Carlos has an equally fascinating career path. Trained as a psychiatrist, and one time assistant professor of Psychiatry at Dartmouth Medical School, he realised that his was still to complete ‘his life’s work’. He was contemplating going into politics, seeing the need for higher level system change. To facilitate it, he applied and got a Kellogg Leadership Fellowship- a three year fellowship which allowed him to take 3 months off his full time job a year, and explore and question. This started a whole chain of questioning and routes, trying to understand the best way he could create the change he wants to see in the world. While on the programme he met this now business partner, Melinda Lackey, and together they started to see the need for collective visioning to create change. Through much research and dialogue they established SEED (Solutions for Economic Empowerment and Dignity), and organisation which takes groups of individuals though creative planning to raise their bar of their own potential.

As they say themselves;
SEED challenges social programs to go from good to extraordinary and provides the self-help tools to make this possible.

And as Carlos describes SEED;

My work at SEED is about reclaiming that dream of creating a new world together. It is about discovering what is possible, when we open our hearts and minds and spirits to the yearning, the “first impulse,” that I believe is within each of us…and to the brilliance inherent in our human collective.

Personally, I found it both intriguing and rewarding to talking to Carlos about his experience of the Kellogg Fellowship. He equated the journey to my own, and explained how this journey helped to shape and direct his life, and continues to do so. While I am just at the end of the physical travel of this trip, I also know I am just at the beginning, and the journey ahead is looking ever more exciting.


Breaking the Boundaries of Play

Sometimes you just can’t meet everyone. But there are always phones.

Meeting with Amy Jaffe Barzach didn’t happen in person (time constraints, New York traffic) but we did have an interesting conversation. Amy is the co-founder of Boundless Playgrounds, an organisation which aims to make play accessible to all children, of all ability, across the US.

I hadn’t thought much about playground design before meeting Amy, but it is amazing what a shift in thinking about audience, and a few small design changes can do. Wider slides, ramps, sandpits at knee and waist level, wider doors. From a distance a Boundless Playground may look the same as any other playground, but such small changes can mean inclusion for a child who otherwise would be sitting on the sidelines.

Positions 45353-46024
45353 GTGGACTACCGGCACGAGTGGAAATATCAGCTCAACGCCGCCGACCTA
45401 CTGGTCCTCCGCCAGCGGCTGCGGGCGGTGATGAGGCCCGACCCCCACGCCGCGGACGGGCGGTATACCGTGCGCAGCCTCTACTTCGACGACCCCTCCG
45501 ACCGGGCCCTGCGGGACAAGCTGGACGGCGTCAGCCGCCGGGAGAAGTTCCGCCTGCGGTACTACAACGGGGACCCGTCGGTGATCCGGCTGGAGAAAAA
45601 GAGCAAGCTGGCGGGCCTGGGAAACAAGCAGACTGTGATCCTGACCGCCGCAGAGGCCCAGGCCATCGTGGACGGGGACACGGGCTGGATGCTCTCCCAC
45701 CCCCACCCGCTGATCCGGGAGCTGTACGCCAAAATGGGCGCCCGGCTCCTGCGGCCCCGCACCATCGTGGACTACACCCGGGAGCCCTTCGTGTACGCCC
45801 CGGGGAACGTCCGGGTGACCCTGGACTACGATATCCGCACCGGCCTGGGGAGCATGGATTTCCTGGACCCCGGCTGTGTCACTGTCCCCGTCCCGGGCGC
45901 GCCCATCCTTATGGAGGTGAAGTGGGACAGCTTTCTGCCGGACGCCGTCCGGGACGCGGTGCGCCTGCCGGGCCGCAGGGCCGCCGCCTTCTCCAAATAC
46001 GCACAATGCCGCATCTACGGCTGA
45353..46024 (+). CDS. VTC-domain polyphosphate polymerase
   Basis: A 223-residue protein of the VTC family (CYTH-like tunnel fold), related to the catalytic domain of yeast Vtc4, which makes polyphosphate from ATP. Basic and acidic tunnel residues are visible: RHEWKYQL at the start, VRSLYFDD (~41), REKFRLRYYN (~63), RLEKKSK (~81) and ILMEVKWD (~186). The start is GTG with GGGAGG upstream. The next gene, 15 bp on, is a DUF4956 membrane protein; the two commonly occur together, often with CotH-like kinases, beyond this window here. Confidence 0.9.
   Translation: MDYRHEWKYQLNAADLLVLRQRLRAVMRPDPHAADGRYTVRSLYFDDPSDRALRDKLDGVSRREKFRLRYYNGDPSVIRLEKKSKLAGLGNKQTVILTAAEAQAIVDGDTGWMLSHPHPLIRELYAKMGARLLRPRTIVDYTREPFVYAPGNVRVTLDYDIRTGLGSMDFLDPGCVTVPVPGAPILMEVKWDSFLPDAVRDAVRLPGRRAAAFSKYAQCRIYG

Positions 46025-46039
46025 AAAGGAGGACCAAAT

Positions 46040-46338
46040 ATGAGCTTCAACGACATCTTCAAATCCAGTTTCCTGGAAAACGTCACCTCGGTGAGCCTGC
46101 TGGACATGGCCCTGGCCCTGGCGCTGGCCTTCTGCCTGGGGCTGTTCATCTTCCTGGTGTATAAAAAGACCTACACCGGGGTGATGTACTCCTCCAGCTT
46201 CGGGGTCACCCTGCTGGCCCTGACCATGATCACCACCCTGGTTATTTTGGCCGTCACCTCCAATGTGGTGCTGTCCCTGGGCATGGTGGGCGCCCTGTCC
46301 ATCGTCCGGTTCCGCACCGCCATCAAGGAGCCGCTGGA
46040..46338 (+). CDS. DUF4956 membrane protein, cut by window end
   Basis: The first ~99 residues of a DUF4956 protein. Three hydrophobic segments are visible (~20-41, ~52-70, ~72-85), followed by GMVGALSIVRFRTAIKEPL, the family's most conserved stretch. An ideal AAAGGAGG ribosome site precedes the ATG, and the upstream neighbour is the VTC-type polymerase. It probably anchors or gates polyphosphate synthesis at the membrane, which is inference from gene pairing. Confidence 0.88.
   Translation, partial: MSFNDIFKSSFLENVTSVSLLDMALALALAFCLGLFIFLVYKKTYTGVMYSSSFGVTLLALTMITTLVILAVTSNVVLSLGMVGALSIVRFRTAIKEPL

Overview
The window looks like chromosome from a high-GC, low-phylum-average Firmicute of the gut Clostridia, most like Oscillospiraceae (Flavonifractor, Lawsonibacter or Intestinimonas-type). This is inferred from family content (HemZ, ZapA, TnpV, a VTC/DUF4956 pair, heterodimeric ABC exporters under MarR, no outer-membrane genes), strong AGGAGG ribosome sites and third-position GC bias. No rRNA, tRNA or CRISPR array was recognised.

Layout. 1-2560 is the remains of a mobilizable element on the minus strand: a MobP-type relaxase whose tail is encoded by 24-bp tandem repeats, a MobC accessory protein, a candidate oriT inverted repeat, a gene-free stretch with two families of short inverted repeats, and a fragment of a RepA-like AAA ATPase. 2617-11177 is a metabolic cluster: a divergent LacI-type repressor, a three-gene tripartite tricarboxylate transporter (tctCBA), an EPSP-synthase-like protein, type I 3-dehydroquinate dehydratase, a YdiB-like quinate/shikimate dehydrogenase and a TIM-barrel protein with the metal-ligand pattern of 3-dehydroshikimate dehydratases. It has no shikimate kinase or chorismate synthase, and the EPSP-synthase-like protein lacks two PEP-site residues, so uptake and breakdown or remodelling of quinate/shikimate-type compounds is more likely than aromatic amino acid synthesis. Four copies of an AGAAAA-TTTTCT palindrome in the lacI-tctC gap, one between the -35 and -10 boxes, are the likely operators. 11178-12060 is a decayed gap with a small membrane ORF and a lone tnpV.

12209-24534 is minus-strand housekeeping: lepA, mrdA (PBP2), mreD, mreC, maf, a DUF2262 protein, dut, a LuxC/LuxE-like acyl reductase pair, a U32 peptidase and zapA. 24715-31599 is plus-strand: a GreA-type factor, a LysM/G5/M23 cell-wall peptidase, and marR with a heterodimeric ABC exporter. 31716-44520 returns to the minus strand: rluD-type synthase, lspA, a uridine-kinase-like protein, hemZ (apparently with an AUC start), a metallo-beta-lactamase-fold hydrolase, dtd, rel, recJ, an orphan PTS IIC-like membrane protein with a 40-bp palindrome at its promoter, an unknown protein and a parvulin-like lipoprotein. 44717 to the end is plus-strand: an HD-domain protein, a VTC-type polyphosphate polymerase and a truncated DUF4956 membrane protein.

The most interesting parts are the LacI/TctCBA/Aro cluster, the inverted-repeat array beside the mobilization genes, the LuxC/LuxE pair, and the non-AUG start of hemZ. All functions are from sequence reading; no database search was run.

It was exactly that image which got Amy going in the first place. Seeing a child in a wheelchair unable to access the local playground seemed like a cruel irony to her, and it got her thinking about the changes she could make to improve the interaction of that child. 100 playgrounds later she is still going strong. She has build up a team around her and is working with playground manufactures to think differently about who their products are for.

Boundless Playgrounds is a great example of seeing solutions though different eyes. By seeing who are on the margin, Amy has managed to shift where those boundaries are.

Play just got a lot more playful.


Derek Ellerman- The Polaris Project

When Derek Ellerman was studying at university, he read a newspaper article about a group of Korean women who had been trafficked into the USA and were living just a few streets away. There was little reaction to the news externally, but within it sparked a sense of questioning about why little was being done to help these women. He bumped into a neighbour in his building one day, Katherine Chon, and they started to discuss the issue. Realising they didn’t know all they did some research and discovered that sex and labour trafficking is the third largest criminal activity in the world, and it is not just confined to developing countries.

Their questioning led them to set up the Polaris Project, a community of individuals from policy planners to grassroots activists committed to combating the problem. They run support centre for survivors and work in advocacy roles- a combination unusually rare in the sector. Across college campuses they also host a ‘Slavery Still Exists’ Campaign, raising awareness of the issues on home turf.

To Derek it is as much about shelters as it is laws, where working at both end of the spectrum; intervention and prevention are crucial to success. There is a long way to go yet, but thanks to the Polaris Project, it is getting a bit closer.